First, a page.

isn’t quite as simple as some of the other
speed suggestions on the previous slide. But it can have a large impact. Images comprise 65%
of mobile web data. Optimizing these resources
can reduce download time and, ultimately,
load pages faster. The main takeaway
from all of this is that if you have a
high traffic mobile page with red exclamation mark speed
suggestions of low developer difficulty, it would be
great for your visitors and for your business
to correct them. But for further
inspiration, let’s check out With Web Page Test,
we can enter a page, like the YouTube category page,
and have it analyzed for speed. Select a mobile user agent,
like an iPhone or Android smartphone. When Web Page Test
completes for the slow page, that’s when we can see the hurt. I reviewed this page with
my colleague, Ilya Grigorik, who focuses primarily
on performance. His response– Yikes. That’s not a pretty waterfall. The waterfall
visually represents why the page load time
was over 15 seconds. The blue bars are
content downloads required to load the page. For the page to
start rendering, it required nearly seven seconds. With this performance,
my site is essentially expecting a YouTube shopper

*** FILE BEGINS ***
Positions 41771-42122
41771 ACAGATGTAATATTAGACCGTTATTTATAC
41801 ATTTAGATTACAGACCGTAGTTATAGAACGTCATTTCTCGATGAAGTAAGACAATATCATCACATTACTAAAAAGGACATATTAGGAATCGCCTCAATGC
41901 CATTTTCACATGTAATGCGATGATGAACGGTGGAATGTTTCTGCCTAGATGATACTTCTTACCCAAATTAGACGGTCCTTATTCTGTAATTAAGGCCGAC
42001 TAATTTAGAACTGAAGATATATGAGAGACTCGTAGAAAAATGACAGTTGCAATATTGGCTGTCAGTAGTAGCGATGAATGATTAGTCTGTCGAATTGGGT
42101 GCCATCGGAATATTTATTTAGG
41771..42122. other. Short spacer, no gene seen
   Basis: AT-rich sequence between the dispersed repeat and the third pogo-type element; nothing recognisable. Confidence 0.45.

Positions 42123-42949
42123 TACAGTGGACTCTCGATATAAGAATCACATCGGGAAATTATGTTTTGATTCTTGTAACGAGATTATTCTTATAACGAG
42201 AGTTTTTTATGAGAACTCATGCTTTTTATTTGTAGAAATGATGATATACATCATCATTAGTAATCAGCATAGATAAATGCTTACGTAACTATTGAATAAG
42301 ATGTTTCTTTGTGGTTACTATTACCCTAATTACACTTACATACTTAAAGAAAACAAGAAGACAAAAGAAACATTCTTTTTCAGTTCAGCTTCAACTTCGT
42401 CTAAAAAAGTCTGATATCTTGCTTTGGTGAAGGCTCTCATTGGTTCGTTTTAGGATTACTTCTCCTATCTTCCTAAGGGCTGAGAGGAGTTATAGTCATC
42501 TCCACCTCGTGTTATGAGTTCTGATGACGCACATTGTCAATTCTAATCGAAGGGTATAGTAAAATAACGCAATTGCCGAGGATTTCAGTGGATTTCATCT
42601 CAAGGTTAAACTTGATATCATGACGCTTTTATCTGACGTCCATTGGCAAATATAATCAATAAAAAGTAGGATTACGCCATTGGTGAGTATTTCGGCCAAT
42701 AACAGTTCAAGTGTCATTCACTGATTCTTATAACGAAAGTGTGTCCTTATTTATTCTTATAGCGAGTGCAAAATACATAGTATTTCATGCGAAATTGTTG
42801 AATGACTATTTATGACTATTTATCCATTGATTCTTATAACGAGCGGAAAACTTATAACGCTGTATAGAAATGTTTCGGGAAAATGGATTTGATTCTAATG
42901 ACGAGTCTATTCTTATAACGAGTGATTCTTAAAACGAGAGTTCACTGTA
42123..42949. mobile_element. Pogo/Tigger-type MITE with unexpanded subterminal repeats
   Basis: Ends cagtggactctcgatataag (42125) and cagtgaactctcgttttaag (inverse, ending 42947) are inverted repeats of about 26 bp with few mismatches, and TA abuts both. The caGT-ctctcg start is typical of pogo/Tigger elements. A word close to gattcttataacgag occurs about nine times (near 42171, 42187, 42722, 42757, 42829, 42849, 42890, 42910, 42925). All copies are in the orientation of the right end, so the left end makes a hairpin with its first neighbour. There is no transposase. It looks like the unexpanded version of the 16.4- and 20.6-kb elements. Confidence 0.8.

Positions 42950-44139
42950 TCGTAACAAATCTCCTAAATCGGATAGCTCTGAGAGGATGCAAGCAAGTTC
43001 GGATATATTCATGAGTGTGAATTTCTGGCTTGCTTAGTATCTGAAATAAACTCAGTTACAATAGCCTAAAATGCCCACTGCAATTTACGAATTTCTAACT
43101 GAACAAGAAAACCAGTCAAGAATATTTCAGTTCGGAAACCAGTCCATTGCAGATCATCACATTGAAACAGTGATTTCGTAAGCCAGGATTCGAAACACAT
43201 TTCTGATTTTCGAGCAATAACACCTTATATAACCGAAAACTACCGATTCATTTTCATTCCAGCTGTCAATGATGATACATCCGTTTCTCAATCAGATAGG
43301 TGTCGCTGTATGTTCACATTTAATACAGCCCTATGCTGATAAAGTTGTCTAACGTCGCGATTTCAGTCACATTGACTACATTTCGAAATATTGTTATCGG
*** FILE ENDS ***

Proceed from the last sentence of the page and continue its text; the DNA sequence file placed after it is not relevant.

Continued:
to wait seven seconds to receive any visual
feedback and over 15 seconds for the
entire page to load. If you’re still not
inspired to make some of these
quick improvements, please note that according
to “What Users Want From Mobile Sites
Today,” 61% of users said that if they didn’t
find what they were looking for right away on a
mobile site, they’d quickly move on to another site. That’s why a fun activity is
to compare your page and page speed insights with your
competitor’s equivalent page. Having played sports
throughout my life and being the youngest
daughter of three, I find it especially
motivating to make improvements if I’m outperformed
by the competition. Also at Web Page Test, you
can download a film strip view of the rendering of
your mobile page. Feel free to compare
your render film strip with other sites’
pages in your industry. I wanted to end with
pointers to great resources. There’s Page Speed with tools
like Page Speed insights and articles. There are also
great videos by Ilya and members of the
Page Speed Team. And last, let’s give a shout
out to Thanks for watching.